Friday, June 10, 2005

Anger over Warnock's criticism of special schools

From the Guardian:
"Educationalist Lady Warnock, who in 1978 advocated greater inclusion, conceded that the policy had backfired, leaving a "disastrous legacy."

In the pamphlet, published today by the Philosophy of Education Society of Great Britain, she called for a radical review of the closure of special schools, arguing that pressure to include children with special needs had led to "confusion, of which children were the casualties."
It's swings and roundabouts: anyone acquainted with 19th century British social history will tell you that the Victorians just loved their institutions. The favoured solution to the social problems presented by the sick, the poor, the orphans and widows, the deaf and the dumb, the mentally ill - not to mention society's criminal elements - was to segregate them and dump them in these institutions.

That there should have been, in the late-20th century, a backlash against this rather hard-faced approach is entirely understandable and the well-meaning desire to "mainstream" children with learning and behavioural problems into regular primary and secondary schools was a part of that. However, I think you'll find few people working in education today that would disagree with the proposition that this process has been overdone somewhat.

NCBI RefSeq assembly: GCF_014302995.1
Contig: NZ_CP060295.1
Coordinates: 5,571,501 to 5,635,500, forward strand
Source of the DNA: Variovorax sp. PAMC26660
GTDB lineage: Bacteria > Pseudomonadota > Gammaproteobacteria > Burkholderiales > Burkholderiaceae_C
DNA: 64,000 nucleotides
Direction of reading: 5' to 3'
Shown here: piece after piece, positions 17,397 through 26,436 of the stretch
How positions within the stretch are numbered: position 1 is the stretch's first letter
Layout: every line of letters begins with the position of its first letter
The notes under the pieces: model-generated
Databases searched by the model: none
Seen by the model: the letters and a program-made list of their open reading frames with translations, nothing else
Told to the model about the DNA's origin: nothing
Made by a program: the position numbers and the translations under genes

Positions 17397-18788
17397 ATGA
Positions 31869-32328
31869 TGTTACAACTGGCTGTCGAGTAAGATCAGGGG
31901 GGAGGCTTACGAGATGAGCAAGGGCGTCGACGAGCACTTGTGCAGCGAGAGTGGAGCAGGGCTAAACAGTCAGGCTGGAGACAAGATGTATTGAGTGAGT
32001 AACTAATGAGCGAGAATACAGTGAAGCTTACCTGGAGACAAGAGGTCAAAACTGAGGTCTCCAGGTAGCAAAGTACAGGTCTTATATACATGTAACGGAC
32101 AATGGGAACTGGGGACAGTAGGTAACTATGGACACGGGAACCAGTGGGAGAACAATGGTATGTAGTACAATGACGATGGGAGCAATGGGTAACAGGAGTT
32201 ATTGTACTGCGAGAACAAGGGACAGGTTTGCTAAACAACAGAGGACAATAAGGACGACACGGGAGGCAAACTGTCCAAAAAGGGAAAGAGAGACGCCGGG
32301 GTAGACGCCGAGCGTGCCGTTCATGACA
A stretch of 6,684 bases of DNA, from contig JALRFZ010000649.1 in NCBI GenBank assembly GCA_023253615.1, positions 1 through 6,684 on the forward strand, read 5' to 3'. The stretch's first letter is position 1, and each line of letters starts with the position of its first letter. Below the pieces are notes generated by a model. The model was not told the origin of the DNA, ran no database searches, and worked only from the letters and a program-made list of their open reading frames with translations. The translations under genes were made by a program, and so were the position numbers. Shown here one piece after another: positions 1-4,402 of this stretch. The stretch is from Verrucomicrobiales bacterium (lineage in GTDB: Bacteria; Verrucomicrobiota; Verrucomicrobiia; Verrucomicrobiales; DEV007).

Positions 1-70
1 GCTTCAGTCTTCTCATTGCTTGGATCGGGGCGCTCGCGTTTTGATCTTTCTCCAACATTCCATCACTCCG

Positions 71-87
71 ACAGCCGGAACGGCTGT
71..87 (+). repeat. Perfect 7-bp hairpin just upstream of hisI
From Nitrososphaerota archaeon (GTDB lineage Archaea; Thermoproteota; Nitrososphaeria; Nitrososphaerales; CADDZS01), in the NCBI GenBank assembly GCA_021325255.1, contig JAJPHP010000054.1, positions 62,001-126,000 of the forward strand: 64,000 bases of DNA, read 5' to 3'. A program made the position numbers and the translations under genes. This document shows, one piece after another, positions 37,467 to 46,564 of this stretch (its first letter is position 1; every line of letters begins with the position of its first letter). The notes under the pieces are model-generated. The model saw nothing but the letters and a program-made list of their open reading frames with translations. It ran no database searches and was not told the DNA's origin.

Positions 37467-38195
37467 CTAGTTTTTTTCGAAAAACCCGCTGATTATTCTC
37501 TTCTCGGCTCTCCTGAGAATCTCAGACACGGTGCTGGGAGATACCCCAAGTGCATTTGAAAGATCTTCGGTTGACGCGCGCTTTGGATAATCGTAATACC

Most teachers have had pupils, who in the past would've gone to a special educational facility, who simply cannot cope with the mainstream educational experience. Moreover, we're reluctant to take the blame for a lack of success in this area because most of us haven't been trained to deal with this level of need. I'm a Secondary teacher - and my training works on the assumption that the children I teach from first year can read and write. All of us have had children who are not literate. One feels guilty because there's no doubt that their needs are not being catered for but I simply don't know how to teach basic literacy - even if I knew what the obstacle to them learning to read and write was in the first place.

"Social inclusion" in education is a bit like "care in the community"; motivated by the best intentions but as the policy hits the ground, inevitably planners at the local authority level see it as an opportunity to save on the undoubted costs of sustaining specialist educational facilities.

As it stands at present, the inclusion policy consists of the belief that results can spring from simply throwing everyone - teachers, social workers and psychologists, along with children with a wide range of emotional, educational and physical needs - into the same space. It is, frankly, an idea that has rather more in common with a superstition, rather than a coherent strategy for education - and Lady Warnock's comments are an entirely welcome and refreshing contribution to the debate.

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